Words are powerful, and names even more so. Names can be literal, informative, trendy, intriguing, indicate personality, stay reserved, fit a niche, or be scaleable. When naming or renaming a company, it’s almost impossible to know where to start. We usually start with the most basic question: what do you need the name to do for your business? If a name is meeting business goals, is simple, memorable, and ownable, it is successful.
Does your name resonate with your target audience?
All good names do something, and that something should be determined by your business goals.
Start with your audience: is your business B2B or B2C? If you’re selling to another business, your name is probably going to be more literal and value-based. Other businesses want to know what you are going to do for them. For example, Greenlight Guru is a B2B SaaS platform that helps medical device designers and manufacturers take their products to market faster. They guide you through the process (guru) to a go-to-market (green-lighted) product. Their name doesn’t suggest the “medical” field, but it doesn’t have to. Their prospects in the medical field know what “green light” means, and they want it.
When selling directly to consumers, it’s less important that a name describes exactly what you do, and more important that it supports, if not elevates, marketing. Carousel is a subscription service for handbags from the world’s top independent designers. The name hints at the consumer experience: she builds a rotation of beautiful bags to choose from each month. The word “carousel” also inspires brand visuals and messaging, from the airy color palette to Instagram captions like “And ‘round and ‘round we go.”
- Does my business’s name describe or suggest what we do? Does it need to?
- Is it trying to do too much? Is it not doing enough?
- Does it suggest something other than what we do? (Spoiler: if the answer is yes, that’s not good.)
- Does it imply value for the buyer?
- Does it position you as experts in the space?
- Does it support marketing efforts? Could it do more for marketing?
Is your name easy to say, spell, and remember?
Whether you’re naming your first pet, your first child, your first car, or your company, names are personal. It’s OK for a name to mean something to you, but a combination of the street you grew up on and your high school English teacher’s last name is more suited to answer security questions than build a business around. The same is true for made-up words. Sometimes, a new word is appropriate and even incredibly successful (Google, anyone?). And sometimes, not knowing exactly how to pronounce Expelliarmus will turn your mom off of the Harry Potter series forever. Good names are easy to say, spell, and remember. The less time prospects spend trying to understand you and the more time they spend listening to you, the better. You would rather have a prospect spend 20 minutes browsing your website or reading your content than asking their friends how they pronounce Gatsby Terrace Fontanone.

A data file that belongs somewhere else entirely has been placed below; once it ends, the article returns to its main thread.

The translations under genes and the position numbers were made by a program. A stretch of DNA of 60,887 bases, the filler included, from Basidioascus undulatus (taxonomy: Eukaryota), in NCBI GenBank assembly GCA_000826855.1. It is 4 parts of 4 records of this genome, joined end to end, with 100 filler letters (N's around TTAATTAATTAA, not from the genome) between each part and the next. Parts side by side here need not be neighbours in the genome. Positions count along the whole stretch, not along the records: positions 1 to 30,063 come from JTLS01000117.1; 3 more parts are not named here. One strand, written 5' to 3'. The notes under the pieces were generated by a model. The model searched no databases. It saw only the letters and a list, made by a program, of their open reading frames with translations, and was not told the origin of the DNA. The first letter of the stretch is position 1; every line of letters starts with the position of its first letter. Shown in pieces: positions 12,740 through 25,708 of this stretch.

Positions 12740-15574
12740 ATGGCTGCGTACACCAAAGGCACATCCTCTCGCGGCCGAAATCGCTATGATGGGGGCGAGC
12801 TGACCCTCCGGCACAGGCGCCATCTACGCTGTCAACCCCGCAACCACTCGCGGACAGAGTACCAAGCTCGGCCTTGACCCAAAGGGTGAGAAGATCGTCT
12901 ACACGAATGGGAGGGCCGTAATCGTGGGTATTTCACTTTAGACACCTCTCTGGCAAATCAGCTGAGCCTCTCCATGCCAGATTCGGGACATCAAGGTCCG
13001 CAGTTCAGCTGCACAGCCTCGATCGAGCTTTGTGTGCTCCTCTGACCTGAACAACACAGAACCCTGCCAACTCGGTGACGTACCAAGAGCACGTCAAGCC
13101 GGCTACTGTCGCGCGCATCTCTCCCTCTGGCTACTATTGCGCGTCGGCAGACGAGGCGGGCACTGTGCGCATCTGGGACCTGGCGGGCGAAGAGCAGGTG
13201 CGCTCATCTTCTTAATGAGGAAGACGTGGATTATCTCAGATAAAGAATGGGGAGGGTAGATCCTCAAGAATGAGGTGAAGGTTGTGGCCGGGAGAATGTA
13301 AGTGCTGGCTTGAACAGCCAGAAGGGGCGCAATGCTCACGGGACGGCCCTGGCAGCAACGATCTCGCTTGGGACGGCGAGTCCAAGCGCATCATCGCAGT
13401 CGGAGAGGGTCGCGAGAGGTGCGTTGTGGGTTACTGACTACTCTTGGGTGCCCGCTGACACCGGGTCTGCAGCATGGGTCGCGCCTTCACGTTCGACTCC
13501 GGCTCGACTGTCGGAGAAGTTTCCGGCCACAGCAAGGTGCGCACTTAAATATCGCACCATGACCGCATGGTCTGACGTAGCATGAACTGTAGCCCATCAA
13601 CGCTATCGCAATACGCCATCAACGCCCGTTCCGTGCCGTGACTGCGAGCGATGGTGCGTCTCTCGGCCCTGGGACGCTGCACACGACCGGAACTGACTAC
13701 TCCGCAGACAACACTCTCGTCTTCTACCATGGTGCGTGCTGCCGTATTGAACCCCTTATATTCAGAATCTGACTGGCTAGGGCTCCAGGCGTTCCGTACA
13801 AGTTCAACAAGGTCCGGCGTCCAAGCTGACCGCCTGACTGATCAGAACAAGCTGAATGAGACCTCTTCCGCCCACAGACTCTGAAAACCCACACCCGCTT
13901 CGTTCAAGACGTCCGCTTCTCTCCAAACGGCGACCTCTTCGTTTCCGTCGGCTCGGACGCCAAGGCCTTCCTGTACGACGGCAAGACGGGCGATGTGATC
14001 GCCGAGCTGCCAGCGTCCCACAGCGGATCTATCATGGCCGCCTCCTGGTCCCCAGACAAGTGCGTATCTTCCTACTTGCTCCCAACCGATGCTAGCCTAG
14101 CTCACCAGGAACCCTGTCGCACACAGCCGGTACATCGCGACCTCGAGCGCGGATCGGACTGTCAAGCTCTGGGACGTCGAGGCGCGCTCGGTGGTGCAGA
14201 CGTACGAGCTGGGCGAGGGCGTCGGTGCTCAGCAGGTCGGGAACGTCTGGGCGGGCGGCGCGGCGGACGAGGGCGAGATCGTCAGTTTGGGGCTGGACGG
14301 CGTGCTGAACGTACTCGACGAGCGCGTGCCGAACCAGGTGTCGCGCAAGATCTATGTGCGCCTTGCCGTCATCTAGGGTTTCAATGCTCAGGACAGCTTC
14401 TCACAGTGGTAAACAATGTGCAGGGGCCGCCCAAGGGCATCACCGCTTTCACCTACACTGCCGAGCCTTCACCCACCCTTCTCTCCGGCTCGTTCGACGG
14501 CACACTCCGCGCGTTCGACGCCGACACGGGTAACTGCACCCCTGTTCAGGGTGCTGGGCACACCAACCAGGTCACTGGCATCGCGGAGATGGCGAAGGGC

Rule of thumb: keep it simple, keep it memorable. It will save you a lot of explanation time.
- Use the newspaper test: could a third grader read this? Pronounce it? Spell it?
- Do you find yourself repeating the name when someone asks what your business is called because they didn’t understand it the first time?
- Is it made up of familiar words?
- Do the words mean something new in the way you have combined them? Did you intend them to?
- Are there positive associations with the name? Negative?
Is your name ownable?
Unique names are ideal, but your name doesn’t have to be one-of-a-kind as long as it’s one-of-a-kind in your market. The last thing you want is to be indistinguishable from a direct competitor. Names are repeatable and trademarking is possible, as long as the companies aren’t competing in the same market. For example, Canvas isn’t the only company named Canvas - it’s not even the only software company named Canvas. It is, however, the only software company named Canvas in the HR/recruiting space (or at least the first to get trademarked). Start by making sure a version of the URL and social media handles are available, and search around for similar names in your vertical.
- Can you trademark it? (While this might not be a priority for a scrappy start-up, it should still be on the to-do list.)
- Can you own the URL you want? Can you own the necessary social media handles?
- Do any direct competitors have a similar or identical name?
- Is there anyone else in the market, maybe not a direct competitor, with a similar or identical name?
- Our go-to name-checker for new companies: Namechk
When evaluating your company name, make sure it is simple, ownable, and marketable. Your name should never get in your way; it should work for you. If it is causing friction or preventing you from succeeding in any way, it’s time for a change.